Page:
Morningstar Star Ratings – Achievement Not Aptitude

Investing in mutual funds can be highly complicated.¬†Following a strategy, balancing an investment portfolio, and selecting good quality investment managers isn’t easy for the average investor.

How do you choose your mutual fund investments? Do you perform analysis on fund managers and scour through dozens of investment websites? How do you decide which funds are the best to invest in? While there aren’t any easy answers, there is definitely one sure fire strategy to avoid!

Unfortunately, most investors pick mutual funds based on the Morningstar Star Rating system rather than follow a solid investment management strategy. While it’s a seemingly viable solution for picking which funds to invest in, the reality is it’s a horrible investment strategy.

Morningstar is an excellent source for data. Fund statistics and other information like fees and expenses, commissions, beta, and standard deviation are presented in a clear concise format. But most investors don’t know how to use those statistics to make wise investment decisions.

Morningstar created their mutual fund “Star Rating” system to help investors sift through the data. The problem is it’s all too easy to select investments based on which ones have the most stars. To many investors it appears like a good investment strategy. What could go wrong with picking mutual funds with the most stars?

Investors mistakenly fall for the allure of 4 and 5 star funds. It gives them a false sense of security they have the best mutual funds available. The truth is 4 or 5 star mutual fund ratings today means nothing to you and your investment plan tomorrow!

Investors naturally assume Morningstar Star Ratings consist of an extensive and detailed ranking system including multiple portfolio statistics. It’s normal to think fund information like investment returns, portfolio risk, fees and expenses, manager added value, fiduciary responsibility, fund size and manager tenure would be included in the Morningstar Star Ratings. This couldn’t be further from the truth.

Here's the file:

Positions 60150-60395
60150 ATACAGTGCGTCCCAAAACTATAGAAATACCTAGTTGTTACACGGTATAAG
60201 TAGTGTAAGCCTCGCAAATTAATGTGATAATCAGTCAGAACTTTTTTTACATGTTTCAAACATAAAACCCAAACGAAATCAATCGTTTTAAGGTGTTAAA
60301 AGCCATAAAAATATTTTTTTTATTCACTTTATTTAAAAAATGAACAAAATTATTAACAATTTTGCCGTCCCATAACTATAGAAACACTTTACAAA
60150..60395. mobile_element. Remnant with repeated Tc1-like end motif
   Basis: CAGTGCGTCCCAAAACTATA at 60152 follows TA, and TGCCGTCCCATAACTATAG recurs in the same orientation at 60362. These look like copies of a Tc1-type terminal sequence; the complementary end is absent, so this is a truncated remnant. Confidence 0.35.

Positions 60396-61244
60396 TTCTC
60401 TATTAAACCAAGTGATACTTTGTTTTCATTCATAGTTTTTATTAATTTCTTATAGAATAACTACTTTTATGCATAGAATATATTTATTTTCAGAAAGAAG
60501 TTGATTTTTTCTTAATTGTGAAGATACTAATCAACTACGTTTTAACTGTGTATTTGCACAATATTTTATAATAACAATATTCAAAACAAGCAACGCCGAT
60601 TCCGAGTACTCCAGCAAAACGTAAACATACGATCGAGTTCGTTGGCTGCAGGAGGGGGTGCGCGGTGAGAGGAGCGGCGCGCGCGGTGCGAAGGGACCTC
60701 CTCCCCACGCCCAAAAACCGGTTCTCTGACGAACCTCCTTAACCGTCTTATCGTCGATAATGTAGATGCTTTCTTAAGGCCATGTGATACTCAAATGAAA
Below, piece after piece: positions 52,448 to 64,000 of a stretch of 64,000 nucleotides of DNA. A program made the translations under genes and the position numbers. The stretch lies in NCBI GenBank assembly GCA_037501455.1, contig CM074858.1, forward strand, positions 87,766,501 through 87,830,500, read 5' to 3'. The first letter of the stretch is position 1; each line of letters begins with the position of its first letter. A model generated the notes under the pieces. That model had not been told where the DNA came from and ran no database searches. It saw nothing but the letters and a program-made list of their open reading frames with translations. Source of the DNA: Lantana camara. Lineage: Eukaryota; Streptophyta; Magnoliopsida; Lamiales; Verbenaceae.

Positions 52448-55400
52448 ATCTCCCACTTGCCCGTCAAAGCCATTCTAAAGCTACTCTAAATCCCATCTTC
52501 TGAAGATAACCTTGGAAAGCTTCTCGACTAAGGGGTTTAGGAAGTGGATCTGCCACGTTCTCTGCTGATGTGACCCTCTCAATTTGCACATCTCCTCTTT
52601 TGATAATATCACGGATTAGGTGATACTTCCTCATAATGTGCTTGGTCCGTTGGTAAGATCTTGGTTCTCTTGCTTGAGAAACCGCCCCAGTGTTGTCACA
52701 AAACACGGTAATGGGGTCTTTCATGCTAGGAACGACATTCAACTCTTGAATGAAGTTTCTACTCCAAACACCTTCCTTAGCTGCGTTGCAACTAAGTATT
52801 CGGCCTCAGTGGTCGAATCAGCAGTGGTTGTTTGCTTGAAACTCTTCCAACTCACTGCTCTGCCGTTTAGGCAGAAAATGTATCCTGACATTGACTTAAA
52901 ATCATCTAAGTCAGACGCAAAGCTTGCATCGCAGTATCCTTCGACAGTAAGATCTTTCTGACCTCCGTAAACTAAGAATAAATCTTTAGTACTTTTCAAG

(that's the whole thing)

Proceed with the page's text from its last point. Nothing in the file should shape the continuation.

Morningstar Star Ratings actually incorporate an incredibly simple process. Funds are ranked within their respective categories based on their risk-adjusted returns after all fees and expenses. Morningstar Star Ratings are distributed on a bell curve. The top 10% of mutual funds in each category with the highest risk adjusted returns get 5 star ratings! The next 22.5% are 4 star funds, the middle 35% are 3 star funds, the next 22.5% are 2 star funds and the bottom 10% are 1 star funds.

Morningstar Star Ratings are so simplistic they’re really unusable for most investors. Investing in 5 star funds because it has 5 stars is not a wise investment strategy. The best performing mutual funds from yesterday won’t necessarily be the best mutual funds tomorrow. Past performance can never indicate future results with any real accuracy or precision.

Even Don Phillips, President of Fund research at Morningstar, stated last year:

“The star rating is a grade on past performance. It’s an achievement test, not an aptitude test… We never claim that they predict the future.”

Morningstar ratings measure achievement not aptitude, it can’t be stated any more clearly!

Ever wonder how good 4 and 5 star funds really are? From 2001 to 2005 out of the top 25% of equity mutual funds (284 funds in total) only 19% (53 funds) remained in the top quartile for the next 5 years through 2010.

Investing in one of the “best performing mutual funds” could have almost assured you a likelihood of owning average or poor mutual funds. This doesn’t even include the mutual funds which were merged or went out of business! That would skew the results even further.

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